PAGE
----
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Marie's 1810 marriage to Clausewitz did not make sense to many observers (least of all her mother). She was a wealthy, cultured, and politically engaged young woman from a famous family, one of the highest-ranking non-royals in Prussia. DOI:10.1080/00922013.1989.9943577 Angstrom, Jan [researcher, Swedish National Defence College; research student at Department of War Studies, King"s College London]. Paris: Editions Gallimard, 1976.] A notoriously poor translation—most reviewers advise the reader to get this book in the original French. "Real Genius: Does the Pentagon need a creative director." Vol.
On the other hand, the realist novels of Balzac, Stendhal, and Tolstoy questioned whether chance and contingency could ever be described or controlled. Combining the best features of an annotated bibliography and a high-level encyclopedia, this cutting-edge resource guides researchers to the best available scholarship across a wide variety of subjects. "Clausewitz and Beaufre – the relationship of politics and war." Paper written in connection with MA program in War Studies at Kings College London (early 2000s). Comparing US Tactics in Afghanistan and Vietnam." 6. September 11 and the United States" Afghan War." 6. "The Nature of Modern War: Some Conclusions." In Angstrom, Jan, and Duyvesteyn, Isabelle, eds., . " This contains a very interesting misrepresentation of Clausewitz's categories of war, specifically an alleged category of "total war" aimed at the political extinction of the opposing power. " a longer version of this response is "Musings on Bruce Fleming); and Michael David Rohr, Professor Emeritus, Department of Philosophy, Rutgers University; and Fleming's reply. Posted to The Clausewitz Homepage with the permission of the editors of (Air University), Volume 4, Issue 5(March 5, 2009). Duyvesteyn, Isabelle [lecturer, History of International Relations Department, Institute of History, Utrecht University]. Concludes that such wars, despite the preconceptions of the "new wars" scholars, do in fact have overriding political rationales, which "revalidates Carl von Clausewitz's nineteenth-century understanding of war." E Earle, Edward Mead, ed. "Clausewitz in the Twenty First-Century: Primacy of policy and a new containment." New York, Scribner's Sons, 1985 [esp. Engberg-Pedersen, Anders [Associate Professor of Comparative Literature in the Department for the Study of Culture at the University of Southern Denmark]. Rapoport's long, interesting, but hostile introduction (the ire of which is aimed not at Clausewitz himself but at Henry Kissinger and the "neo-Clausewitzians" responsible for the Vietnam War) has been extremely influential on subsequent treatments of Clausewitz, particularly John Keegan's. Building up a genealogy of dialectical war theory and integrating Hegel as a co-founder with Clausewitz of the method, Cormier uncovers a common logic that shaped the fighting doctrines and ethics of modern war. "Clausewitz, Lenin and Communist Military Attitudes Today." . Despite cutting much of Clausewitz's own discussion for space, it retains many of Maude's Victorian-era imperialist and Social Darwinist insertions, giving the impression that these are part of Clausewitz's own presentation. The introduction by Ralph Peters is most interesting. , Youri Cormier lifts the fog on this iconic work by explaining its philosophical underpinnings. Although they failed, these 19th-century thinkers, each operating from a different perspective, anticipated what we’ve come to call chaos and complexity theory. Tracing the historical and philosophical roots of modern war from the 17th Century through to the present day, this book reveals that far from paralyzing the project of re-problematisating war, the emergence of NCW affords us an opportunity to rethink war in new and philosophically challenging ways." H Hahlweg, Werner. Hakansson, Kersti [research assistant in military history, Swedish National Defence College]. Comparing US Tactics in Afghanistan and Vietnam." In Angstrom, Jan, and Duyvesteyn, Isabelle, eds., (Stockholm, Sweden: Department of War Studies, Swedish National Defence College [Krigsvetenskapliga Institutionen, Försvarshögsk], 2003. "Clausewitz: Some Thoughts on What the Germans Got Right." Nelson, Harold [Colonel, USA]. Nils Marius Rekkedal [Lieutenant Colonel, Norwegian army; professor of military theory, Swedish National Defence College], "Exploring the Common Ground of the Debates on the Revolution in Military Affairs and Non-State Warfare." (Deleted from later version listed below.) 11.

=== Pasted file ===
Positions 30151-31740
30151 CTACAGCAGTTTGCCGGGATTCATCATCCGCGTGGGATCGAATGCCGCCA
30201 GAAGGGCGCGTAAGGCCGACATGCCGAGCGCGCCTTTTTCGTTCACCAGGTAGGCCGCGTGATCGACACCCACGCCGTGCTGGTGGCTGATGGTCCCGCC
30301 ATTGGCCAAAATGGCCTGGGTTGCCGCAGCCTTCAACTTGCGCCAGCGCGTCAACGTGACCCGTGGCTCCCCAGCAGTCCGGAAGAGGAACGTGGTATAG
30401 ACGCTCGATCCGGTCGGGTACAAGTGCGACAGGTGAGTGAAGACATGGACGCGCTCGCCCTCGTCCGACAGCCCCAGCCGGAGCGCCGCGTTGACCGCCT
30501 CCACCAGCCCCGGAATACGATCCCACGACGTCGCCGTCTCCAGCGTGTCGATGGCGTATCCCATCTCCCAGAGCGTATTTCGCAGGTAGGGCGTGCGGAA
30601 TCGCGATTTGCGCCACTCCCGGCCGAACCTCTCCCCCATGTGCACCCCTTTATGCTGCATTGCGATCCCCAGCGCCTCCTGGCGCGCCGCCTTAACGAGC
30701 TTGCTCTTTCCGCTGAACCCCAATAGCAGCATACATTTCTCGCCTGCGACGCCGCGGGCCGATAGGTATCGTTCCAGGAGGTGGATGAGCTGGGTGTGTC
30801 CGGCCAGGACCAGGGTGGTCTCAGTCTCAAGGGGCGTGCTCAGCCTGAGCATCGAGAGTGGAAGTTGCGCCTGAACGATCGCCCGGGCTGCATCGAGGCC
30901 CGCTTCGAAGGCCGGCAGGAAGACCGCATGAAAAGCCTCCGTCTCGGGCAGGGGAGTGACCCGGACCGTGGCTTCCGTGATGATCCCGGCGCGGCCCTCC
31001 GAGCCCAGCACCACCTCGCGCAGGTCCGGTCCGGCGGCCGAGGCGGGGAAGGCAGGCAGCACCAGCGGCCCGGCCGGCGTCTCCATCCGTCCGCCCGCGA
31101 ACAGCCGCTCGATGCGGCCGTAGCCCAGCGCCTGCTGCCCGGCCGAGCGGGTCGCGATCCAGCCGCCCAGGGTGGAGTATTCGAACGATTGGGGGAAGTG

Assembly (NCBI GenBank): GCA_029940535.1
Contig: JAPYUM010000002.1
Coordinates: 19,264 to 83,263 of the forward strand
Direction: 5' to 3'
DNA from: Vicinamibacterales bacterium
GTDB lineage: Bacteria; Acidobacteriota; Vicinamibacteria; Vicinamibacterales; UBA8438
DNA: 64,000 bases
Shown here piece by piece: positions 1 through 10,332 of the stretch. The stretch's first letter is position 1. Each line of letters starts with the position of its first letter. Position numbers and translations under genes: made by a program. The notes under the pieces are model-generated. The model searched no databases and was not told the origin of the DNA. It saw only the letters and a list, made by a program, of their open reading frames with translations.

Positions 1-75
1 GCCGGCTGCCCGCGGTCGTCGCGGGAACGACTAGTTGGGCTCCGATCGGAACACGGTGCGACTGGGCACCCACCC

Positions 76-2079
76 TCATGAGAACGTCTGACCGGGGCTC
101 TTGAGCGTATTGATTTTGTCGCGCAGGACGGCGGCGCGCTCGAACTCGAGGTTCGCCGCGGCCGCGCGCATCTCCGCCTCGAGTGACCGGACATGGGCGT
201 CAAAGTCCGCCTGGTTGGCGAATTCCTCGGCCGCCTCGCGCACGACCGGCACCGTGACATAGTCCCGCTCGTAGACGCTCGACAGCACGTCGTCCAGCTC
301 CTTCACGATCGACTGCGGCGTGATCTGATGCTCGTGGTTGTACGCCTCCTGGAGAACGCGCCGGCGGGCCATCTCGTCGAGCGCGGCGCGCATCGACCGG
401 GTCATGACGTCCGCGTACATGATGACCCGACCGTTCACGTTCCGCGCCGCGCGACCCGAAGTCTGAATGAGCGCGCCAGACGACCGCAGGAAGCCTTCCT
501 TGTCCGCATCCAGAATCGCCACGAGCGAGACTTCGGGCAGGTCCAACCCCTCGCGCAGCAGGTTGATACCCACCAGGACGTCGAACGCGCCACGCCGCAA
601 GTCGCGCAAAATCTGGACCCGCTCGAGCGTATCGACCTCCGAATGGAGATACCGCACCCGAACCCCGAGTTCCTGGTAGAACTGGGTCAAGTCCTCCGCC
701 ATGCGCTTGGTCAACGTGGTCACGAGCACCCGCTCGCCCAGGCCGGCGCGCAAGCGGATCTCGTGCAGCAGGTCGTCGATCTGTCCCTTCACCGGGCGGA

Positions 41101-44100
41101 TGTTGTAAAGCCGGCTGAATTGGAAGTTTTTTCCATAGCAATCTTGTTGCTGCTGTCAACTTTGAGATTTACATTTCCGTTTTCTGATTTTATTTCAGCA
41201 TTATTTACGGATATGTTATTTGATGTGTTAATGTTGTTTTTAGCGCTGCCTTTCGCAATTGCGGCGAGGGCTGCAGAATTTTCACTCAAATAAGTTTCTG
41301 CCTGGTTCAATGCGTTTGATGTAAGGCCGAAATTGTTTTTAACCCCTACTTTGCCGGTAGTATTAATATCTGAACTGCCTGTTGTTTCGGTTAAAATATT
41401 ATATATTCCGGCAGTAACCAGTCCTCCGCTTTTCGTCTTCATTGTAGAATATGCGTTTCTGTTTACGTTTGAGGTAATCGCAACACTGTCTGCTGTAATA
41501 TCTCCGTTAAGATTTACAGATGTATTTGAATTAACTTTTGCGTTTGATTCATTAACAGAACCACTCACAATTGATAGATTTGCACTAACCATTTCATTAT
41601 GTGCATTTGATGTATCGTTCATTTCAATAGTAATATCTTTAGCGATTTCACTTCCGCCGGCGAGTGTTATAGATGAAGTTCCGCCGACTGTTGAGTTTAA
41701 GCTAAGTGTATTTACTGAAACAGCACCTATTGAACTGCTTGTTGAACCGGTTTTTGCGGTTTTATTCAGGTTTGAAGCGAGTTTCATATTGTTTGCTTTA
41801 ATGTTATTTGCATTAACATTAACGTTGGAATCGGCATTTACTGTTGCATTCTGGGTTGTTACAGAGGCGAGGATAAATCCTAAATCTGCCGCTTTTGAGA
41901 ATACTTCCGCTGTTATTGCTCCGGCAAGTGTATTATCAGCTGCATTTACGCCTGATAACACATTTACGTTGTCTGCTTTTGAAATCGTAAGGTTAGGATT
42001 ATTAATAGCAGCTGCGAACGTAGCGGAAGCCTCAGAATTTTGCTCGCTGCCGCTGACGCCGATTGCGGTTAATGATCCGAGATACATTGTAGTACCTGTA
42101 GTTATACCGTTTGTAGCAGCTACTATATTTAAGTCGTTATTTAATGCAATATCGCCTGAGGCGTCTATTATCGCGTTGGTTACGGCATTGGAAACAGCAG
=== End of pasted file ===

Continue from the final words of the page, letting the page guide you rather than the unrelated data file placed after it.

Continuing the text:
Marcel de Haas [Royal Netherlands Air Force; lecturer in International Relations and International Law, Royal Netherlands Military Academy], "The Second Chechen War: An Analysis of the Levels of Strategy." (Deleted from later version listed below.) 12. Isabelle Duyvesteyn [lecturer, History of International Relations Department, Institute of History, Utrecht University], "The Nature of Modern War: Some Conclusions." Argersinger, Steven J. "Karl von Clausewitz: Analysis of FM 100-5." CONTENTS 1. "Introduction: Debating the Nature of Modern War." 2. Available on Microfilm from University Microfilms International, UMI order#9215511 Bassford, Christopher. "The Primacy of Policy and the 'Trinity' in Clausewitz's Mature Thought." In Hew Strachan and Andreas Herberg-Rothe, eds. Hegel on 'On War.'” Master’s Thesis, US Army Command and General Staff College, Fort Leavenworth, KS, 1988. ISBN 0199232024 Breede, Hans Christian [Captain, INF, MA, CD, Royal Canadian Regiment]. This approach allows us to show that the interstate system experienced a fundamental shift in the mechanisms underlying the production of war sizes: a shift that can be dated to the years 1770–1810, and that resulted in a systematic increase in war severity. "Tiptoe Through the Trinity, or, The Strange Persistence of Trinitarian Warfare." This working paper is derived from a presentation given at Oxford in 2005 but is much more comprehensive. Note: Two published articles (with different emphases) derive from this on-line working paper: Bassford, Christopher. "Clausewitz and the Blue Flower of Romanticism: Understanding . "A Deaf Ear to Clausewitz: Allied Operational Objectivesin WWII." Oxford, England: Oxford University Press, 1996/98 [evidently written in 1994], pp.44-57. [Proceedings of a March, 2005 conference at Oxford] (Oxford University Press, 2007). Camberley: The Strategic and Combat Studies Institute, 1995. Drawing on extreme value theory, we demonstrate that temporal discontinuities in the shapes of the tails of such distributions can be used to draw inferences about the nature of the mechanisms underlying the bloodiest events in world history. No attempt has been made to sort out scholarly, journalistic, business, military or student documents, though there is some annotation. This is simply a rehash of the same material, tailored specifically to support a class presentation focused on the state system. Virgilio Ilari [President, Società Italiana di Storia Militare] Acies Edizioni Milano, 2016. This paper examines a number of categories of war either explored by Clausewitz or attributed to him by later writers. Includes a newly-found drawing of Clausewitz made c.1808-1810. "Clausewitz in the Age of Al-Jazeera: Rethinking the Military-Media Relationship." Paper, Harvard Symposium "Restless Searchlight: The Media and Terrorism." 21 August 2002.